You like my hair? Gee, thanks, just bought it.

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YAY! Let’s talk grooming!

Luckily, we as a family have had the privilege of working with some fantastic groomers. They listen to our desires, concerns, and follow through with those wishes. I have also had the opportunity to be close by while the grooming magic happens and gained an education on the process.


Doodle hair can be extremely complicated to take care of and when it mats- it’s super frustrating for everyone including your pup. The longest we’ve had Pax’s coat was 5inches. As much as I loved my darling little puff ball he was miserable. Stickers would trench themselves in his hair, paws, and belly… we had to spend so much time working out tangles that it took away from fun things he could be doing. That wasn’t ok for us, so after our most recent road trip vacation we cut Pax down to 1 1/2 inches- and it’s made the biggest difference. We went from having mats covering his body and brush outs on the daily to no mats and brush outs 1-2 a week. Pax has more fun, it’s much easier to maintain his coat, and I can tell he’s happier not having to be groomed for 7 hours :)


It’s not your groomers fault if your dog comes in matted and leave the salon looking half its size. Some dogs mat more than others and if you aren’t diligent about brushing, combing, and detangling you’ll most likely have to shave your pup. Once the mat’s get attached to the skin, there is really no other way. Mats are NOT GOOD for your dog- they can cause infection and carry bacteria. Yuck. We use a bunch of products on Pax’s coat, and they are located here in my FAQ sheet. Try combing your dog once a day or a few times a week as you get started. Right now pax gets cut every 6 weeks and he gets a bath and blowdry every 3 (right in between) this helps with keeping him clean, that fur looking shiny, and us letting him sleep in our bed.


When researching for groomers - ask around, or your doggo community at the dog park or even on social media can help you with referrals. Yelp and other trusted sources such as daycare centers could be helpful. Talk to your breeder or vet and do research on your breed in regards to how often they need to be bathed & how to take care of their coat.


Communicate with your groomer. Show pictures, talk to them about the lines you like (ex: round head, round face & paws) learn about their process. Ask them how long they will take and if they hand scissor or razor. It’s ok to be a rookie- they’re the expert.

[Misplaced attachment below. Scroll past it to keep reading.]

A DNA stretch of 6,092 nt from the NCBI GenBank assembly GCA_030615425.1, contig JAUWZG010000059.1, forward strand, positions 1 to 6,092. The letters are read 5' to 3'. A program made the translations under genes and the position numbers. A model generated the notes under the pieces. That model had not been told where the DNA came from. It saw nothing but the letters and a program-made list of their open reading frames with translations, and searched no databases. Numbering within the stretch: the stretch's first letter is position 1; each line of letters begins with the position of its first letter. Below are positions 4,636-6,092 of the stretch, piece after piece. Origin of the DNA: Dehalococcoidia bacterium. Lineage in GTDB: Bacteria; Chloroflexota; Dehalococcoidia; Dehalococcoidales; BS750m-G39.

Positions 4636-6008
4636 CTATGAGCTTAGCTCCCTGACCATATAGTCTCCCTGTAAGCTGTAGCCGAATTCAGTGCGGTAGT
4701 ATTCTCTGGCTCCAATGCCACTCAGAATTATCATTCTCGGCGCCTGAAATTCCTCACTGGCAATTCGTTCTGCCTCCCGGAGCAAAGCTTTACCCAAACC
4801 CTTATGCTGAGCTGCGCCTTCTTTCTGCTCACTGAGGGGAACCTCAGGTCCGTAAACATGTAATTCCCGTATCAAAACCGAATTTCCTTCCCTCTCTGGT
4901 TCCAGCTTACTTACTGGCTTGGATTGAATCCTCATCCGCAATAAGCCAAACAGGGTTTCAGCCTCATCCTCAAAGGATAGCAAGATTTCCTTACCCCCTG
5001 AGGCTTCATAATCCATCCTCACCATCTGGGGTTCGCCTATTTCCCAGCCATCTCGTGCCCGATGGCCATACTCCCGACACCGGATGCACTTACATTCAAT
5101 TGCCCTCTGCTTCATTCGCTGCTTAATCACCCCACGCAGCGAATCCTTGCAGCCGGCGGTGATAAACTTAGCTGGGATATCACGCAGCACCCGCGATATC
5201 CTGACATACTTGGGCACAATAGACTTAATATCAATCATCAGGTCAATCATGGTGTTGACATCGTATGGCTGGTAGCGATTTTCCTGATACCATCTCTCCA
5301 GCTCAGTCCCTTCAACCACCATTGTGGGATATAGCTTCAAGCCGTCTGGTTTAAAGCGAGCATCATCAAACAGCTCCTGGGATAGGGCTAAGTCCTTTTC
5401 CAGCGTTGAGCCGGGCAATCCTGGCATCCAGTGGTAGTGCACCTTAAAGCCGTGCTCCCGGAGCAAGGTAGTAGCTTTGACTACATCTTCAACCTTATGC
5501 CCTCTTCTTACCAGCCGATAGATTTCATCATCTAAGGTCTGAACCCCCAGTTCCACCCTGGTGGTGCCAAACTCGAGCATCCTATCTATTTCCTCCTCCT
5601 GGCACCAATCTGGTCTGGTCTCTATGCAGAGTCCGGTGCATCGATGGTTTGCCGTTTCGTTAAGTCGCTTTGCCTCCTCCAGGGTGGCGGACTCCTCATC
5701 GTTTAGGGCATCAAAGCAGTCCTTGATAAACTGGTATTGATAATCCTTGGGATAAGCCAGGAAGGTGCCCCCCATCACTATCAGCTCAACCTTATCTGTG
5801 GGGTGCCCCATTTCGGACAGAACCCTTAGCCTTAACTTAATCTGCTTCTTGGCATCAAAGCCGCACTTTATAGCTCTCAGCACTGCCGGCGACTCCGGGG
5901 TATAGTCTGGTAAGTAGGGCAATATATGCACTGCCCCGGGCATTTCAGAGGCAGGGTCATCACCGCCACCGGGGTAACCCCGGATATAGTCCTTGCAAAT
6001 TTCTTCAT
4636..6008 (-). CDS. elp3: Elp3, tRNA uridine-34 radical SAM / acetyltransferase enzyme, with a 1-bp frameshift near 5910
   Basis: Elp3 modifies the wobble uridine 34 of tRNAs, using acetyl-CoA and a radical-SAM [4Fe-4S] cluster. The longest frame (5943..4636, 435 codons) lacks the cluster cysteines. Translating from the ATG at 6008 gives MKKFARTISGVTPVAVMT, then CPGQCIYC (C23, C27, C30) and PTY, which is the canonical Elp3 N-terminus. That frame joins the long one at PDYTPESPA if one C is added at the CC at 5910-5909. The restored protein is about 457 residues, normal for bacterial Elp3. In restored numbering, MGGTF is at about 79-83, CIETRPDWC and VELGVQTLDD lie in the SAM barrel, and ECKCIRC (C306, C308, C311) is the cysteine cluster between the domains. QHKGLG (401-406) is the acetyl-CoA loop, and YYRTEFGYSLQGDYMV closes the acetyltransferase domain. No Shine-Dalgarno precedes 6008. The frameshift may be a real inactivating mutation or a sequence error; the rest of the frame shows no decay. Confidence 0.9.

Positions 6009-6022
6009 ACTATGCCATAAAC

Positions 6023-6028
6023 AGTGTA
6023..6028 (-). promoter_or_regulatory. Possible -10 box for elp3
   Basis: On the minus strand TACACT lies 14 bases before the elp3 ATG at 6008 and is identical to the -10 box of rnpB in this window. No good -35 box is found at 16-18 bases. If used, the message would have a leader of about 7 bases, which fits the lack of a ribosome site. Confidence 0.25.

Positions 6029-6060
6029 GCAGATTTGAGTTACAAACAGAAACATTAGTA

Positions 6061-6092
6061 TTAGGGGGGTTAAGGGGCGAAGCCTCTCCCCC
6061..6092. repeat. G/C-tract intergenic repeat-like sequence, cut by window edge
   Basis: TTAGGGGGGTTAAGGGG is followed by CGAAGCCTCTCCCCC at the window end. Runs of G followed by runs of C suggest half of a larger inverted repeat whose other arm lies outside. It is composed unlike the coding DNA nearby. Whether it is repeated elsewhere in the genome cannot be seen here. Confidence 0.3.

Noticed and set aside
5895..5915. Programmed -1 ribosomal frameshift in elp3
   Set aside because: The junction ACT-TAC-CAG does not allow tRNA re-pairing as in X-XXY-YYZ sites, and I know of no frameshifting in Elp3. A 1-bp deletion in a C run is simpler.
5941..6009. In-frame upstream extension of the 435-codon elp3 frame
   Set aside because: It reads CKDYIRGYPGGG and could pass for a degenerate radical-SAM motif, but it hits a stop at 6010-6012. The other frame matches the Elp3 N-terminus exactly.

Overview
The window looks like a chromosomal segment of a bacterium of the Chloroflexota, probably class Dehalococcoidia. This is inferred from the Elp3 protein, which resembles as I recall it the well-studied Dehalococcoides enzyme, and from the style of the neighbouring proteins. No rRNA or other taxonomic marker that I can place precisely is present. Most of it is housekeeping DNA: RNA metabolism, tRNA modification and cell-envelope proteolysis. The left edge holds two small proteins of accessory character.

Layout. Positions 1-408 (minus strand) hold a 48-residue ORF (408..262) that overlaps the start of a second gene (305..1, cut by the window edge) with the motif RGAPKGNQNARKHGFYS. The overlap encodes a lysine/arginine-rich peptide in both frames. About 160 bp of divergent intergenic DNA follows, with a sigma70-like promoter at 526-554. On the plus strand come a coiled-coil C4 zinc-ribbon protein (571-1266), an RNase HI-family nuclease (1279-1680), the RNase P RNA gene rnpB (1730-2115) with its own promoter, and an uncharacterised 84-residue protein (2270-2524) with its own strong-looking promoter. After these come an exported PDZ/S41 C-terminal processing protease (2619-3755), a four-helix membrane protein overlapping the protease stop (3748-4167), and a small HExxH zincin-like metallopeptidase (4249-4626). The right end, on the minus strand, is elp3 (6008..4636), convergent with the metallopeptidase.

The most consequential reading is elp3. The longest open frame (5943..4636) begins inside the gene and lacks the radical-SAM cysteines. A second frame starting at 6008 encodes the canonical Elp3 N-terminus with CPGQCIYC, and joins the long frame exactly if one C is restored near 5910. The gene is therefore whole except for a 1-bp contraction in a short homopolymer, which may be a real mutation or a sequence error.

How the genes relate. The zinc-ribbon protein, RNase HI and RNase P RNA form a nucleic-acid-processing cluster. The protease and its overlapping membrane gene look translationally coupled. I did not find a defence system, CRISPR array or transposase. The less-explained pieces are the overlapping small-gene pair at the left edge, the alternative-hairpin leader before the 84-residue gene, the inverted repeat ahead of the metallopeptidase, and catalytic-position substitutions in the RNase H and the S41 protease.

So I use to believe it was rude for me to be so specific in Pax’s haircut. Like that it was ridiculous to want my dog to look a certain way. You guys- who cares! It’s your dog and the groomer is there to make you happy! Lesson learned! I’ve since mildly calmed down and only send in a powerpoint presentation followed by text messages every so often now a days :). When you communicate accurately to your groomer they get to learn what you want! How else are they going to know what you’re envisioning?


Your dog is going to look different with a blowout and a haircut. Just like you do when you leave the salon. I think people have an unhealthy attachment to an image (myself included) and we get comfortable with one look - ESPECIALLY if you have an Instagram account! I’m just going to write it out loud that I have honestly thought about Pax getting a bad haircut and people not enjoying his content anymore. What a load of shit! WHO CARES. Hair grows back, it never looks as bad as you think it does, and keep your expectations low, so you’re always pleasantly surprised. Your dog doesn’t give a fluff how they look as long as they can eat hotdogs and run after tennis balls. Main point? Keep it light, keep your expectations low, and get over it. Trust me, you’ll still have followers. We have two ways to look at shitty situations - #1 let it define us “omg my dog got the worst haircut EVER” or #2 “haha he looks like a cheeto”… Cheetos sound way more optimistic to me don’t ya think?


It happens. It happens with human things too. Like I’ve literally walked out of the hair salon HATING my hair and telling the hairdresser that it’s ok. And instead of dealing with it and communicating to the person I was too uncomfortable and bailed and found someone else. You’re allowed to be unsatisfied or have questions about the service provided. If you like the reasoning you get then cool- if not, find another groomer. It’s all good. At the end of the day this about the well being of your dog, not about if the groomer likes you or not.

Below is my checklist that I share with my groomer. I would also suggest saving a few photos of what you like and what you don’t want.

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Haircut ready?

Comment below on what your biggest fear of getting your dog groomed is!